The aim of the “Sentinel” national surveillance program is to monitor the circulating respiratory viruses, including SARS-CoV-2 variants, and hence underpin public health actions. ECDC and WHO have recently recommended that national sequencing programs should cover a minimum of 10% of all SARS-CoV-2 positive specimens, or 500 specimens, whichever is less.
In week 5/2021, the SARS-CoV-2 sequencing coverage had reached 27% of all identified positive cases, yielding a representative population sequencing sample. Luxembourg reported the second highest sequencing coverage in EU, surpassed only by Denmark. In week 6/2021, this coverage was 19.5%.
In week 6/2021, the overall prevalence of the SARS-CoV-2 B.1.1.7 variant in the sequencing sample was 53%. After correction for the bias linked to sequencing of targeted, instead of random specimens, the prevalence of the B.1.1.7 variant, in the representative population sequencing sample, was 57%. A circumscript outbreak of 17 cases of the B.1.351 variant, appeared in the hospital environment.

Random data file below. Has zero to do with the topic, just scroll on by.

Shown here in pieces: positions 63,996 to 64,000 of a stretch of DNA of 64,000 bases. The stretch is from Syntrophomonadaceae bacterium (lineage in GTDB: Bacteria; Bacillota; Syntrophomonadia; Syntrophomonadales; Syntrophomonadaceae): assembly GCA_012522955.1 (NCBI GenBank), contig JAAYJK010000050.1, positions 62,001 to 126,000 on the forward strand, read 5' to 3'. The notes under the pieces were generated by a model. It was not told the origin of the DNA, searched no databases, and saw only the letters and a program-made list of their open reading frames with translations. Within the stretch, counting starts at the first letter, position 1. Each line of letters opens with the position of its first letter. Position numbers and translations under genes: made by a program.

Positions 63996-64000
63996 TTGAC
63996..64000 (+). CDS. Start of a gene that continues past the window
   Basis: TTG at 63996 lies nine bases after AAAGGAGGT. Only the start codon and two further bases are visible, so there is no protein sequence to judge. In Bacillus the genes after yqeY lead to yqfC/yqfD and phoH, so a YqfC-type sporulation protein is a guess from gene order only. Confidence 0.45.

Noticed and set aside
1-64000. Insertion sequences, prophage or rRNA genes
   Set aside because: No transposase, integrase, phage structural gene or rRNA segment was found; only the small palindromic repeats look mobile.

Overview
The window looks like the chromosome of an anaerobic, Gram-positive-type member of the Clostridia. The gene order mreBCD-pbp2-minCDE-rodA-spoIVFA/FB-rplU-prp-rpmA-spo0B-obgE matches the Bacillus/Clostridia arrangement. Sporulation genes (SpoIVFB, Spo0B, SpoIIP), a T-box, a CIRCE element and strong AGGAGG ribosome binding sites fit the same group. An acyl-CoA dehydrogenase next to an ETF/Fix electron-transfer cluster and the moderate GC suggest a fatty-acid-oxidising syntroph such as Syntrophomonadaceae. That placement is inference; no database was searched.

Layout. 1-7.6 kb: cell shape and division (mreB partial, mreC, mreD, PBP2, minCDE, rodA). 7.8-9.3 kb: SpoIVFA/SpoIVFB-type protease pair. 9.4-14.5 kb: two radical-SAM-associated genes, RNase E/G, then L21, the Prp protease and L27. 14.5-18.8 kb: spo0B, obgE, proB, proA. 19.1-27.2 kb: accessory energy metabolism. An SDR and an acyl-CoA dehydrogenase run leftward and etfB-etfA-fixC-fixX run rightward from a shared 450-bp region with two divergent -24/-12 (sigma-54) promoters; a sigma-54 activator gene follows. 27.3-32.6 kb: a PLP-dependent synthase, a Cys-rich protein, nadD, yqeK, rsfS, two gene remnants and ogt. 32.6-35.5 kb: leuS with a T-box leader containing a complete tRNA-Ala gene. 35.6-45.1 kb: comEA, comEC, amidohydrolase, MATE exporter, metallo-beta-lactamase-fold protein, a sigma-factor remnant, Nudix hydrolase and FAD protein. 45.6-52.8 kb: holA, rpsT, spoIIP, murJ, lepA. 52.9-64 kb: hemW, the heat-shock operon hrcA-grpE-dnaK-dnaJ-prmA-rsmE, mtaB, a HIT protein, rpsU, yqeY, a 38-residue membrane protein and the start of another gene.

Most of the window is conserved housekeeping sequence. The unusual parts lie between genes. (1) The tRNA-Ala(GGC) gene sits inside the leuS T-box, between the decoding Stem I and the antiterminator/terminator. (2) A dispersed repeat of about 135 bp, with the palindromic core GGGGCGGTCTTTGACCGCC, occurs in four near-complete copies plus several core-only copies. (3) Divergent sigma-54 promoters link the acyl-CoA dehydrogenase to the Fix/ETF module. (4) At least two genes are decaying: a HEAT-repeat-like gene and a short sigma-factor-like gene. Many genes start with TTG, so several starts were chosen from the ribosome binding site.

At present, the scope of the ReViLux report is to provide (i) surveillance and descriptive epidemiology data, including data on molecular phylogenies (identification of importation events, changes in outbreak size over time), and (ii) phylogenetic interpretation of regional virus spread and circulation in Luxembourg, and cluster investigation. The scope of the ReViLux report is not to attempt phylogeographical reconstructions in Luxembourg, as a whole.
The “Sentinel” surveillance network is composed of 37 general practicioners and paediatricians around Luxembourg (General Practice and Paediatrics). This week we had 145 consultations reported by 9 of these general paractitioners and pediatricians (24% of the network size).